NIST offered other best practices, such as the inclusion of the company’s cyber security practices in every RFP and contract with vendors and suppliers, and permission to go on-site at a supplier or vendor to review the organization’s cyber security practices and address perceived vulnerabilities.

With regard to post-breach actions, the best advice is to retain a third-party cyber security firm to conduct a rapid forensic investigation that identifies the breadth and scope of the breach and all affected parties. This firm can then work with IT security professionals within the business and the supplier or vendor liaisons to quickly remedy the situation.

Read more: Understanding The Seven Types Of Data Breach

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Former Dollar General CEO Cal Turner, Jr. Shares Leadership Advice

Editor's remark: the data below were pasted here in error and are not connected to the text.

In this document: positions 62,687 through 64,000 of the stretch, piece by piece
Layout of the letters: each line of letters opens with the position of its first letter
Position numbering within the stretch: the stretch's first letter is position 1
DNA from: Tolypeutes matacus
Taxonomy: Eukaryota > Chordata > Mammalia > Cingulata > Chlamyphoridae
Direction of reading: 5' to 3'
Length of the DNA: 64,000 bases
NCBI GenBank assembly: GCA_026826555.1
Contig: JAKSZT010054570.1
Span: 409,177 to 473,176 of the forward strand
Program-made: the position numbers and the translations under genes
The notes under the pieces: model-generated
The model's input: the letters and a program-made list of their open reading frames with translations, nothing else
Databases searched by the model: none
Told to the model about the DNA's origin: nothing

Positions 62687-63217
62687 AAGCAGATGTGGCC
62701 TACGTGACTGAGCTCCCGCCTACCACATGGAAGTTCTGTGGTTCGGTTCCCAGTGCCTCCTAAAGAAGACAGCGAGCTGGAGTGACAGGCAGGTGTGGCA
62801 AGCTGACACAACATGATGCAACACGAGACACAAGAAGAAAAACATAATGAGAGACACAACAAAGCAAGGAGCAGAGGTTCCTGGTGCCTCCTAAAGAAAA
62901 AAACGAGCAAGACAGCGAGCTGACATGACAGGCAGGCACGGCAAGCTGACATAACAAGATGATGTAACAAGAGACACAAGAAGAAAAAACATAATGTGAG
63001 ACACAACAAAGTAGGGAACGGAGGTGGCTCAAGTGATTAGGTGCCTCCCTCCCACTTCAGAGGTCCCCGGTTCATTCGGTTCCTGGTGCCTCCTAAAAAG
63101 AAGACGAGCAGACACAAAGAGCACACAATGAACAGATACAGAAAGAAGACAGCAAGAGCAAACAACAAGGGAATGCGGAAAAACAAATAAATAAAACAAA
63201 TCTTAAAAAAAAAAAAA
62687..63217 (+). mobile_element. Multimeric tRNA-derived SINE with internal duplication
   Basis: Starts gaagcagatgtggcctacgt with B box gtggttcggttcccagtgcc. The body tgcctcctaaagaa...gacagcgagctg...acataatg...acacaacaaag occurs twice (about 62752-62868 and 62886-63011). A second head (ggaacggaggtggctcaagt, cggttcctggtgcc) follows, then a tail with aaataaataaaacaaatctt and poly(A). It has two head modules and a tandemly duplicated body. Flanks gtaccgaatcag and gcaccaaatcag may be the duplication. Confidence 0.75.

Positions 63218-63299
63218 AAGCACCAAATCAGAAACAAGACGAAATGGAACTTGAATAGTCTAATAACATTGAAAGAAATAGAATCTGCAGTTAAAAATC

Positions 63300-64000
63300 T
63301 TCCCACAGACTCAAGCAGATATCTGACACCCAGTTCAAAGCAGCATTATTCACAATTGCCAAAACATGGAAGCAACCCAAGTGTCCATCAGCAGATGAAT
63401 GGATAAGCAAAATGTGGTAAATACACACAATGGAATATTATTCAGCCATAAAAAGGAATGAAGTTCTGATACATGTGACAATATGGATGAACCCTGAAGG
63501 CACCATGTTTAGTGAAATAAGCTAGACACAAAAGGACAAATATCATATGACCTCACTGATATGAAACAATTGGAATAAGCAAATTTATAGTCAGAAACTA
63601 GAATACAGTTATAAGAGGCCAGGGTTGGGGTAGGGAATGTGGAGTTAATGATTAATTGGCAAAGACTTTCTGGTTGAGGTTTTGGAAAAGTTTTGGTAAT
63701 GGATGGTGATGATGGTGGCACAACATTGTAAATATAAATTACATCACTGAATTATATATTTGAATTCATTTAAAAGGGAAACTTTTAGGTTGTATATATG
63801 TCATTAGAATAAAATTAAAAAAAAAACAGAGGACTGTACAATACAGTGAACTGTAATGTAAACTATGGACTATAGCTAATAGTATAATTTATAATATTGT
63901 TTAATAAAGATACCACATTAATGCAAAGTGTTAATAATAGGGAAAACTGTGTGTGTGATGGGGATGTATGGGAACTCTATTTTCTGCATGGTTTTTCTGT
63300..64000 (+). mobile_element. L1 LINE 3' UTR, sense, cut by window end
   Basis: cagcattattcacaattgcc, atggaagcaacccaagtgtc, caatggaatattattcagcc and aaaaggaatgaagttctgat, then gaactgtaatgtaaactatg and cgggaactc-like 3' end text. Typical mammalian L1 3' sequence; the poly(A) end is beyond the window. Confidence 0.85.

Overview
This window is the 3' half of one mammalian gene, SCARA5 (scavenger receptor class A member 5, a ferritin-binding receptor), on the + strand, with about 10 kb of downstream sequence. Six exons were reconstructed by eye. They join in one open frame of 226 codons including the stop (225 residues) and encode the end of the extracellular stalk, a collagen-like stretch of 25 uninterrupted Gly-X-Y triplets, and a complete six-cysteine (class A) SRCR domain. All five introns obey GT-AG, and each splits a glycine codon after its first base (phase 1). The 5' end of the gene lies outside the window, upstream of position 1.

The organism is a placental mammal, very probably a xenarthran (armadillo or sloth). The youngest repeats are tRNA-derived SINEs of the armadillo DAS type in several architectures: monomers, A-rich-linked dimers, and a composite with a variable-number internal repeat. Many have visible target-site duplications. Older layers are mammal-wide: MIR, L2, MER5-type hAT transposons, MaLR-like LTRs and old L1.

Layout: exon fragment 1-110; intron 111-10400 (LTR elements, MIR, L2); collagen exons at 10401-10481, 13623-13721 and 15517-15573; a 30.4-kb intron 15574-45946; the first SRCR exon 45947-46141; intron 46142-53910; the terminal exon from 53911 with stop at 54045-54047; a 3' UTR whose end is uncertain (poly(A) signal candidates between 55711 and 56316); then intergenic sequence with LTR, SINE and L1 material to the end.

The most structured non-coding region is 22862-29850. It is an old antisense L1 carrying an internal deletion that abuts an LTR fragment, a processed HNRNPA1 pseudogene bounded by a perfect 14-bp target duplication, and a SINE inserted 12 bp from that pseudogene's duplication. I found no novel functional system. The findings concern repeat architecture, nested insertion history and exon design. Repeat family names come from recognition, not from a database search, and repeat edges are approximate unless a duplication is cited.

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Cal Turner, Jr.’s values-based, people-oriented, and pragmatic leadership style helped take his family business, Dollar General, to the next level. He took over as president of the three-generation-run family business in 1977 and served as chairman and CEO until he retired in 2003.

In his new book out today, “My Father’s Business: The Small-Town Values That Built Dollar General into a Billion-Dollar Company” (Hachette/Center Street), Turner chronicles stories of three generations Dollar General’s leadership, including how his grandfather turned a third-grade education into a recipe for success, and how his driven father created the game-changing and wildly successful dollar price point strategy.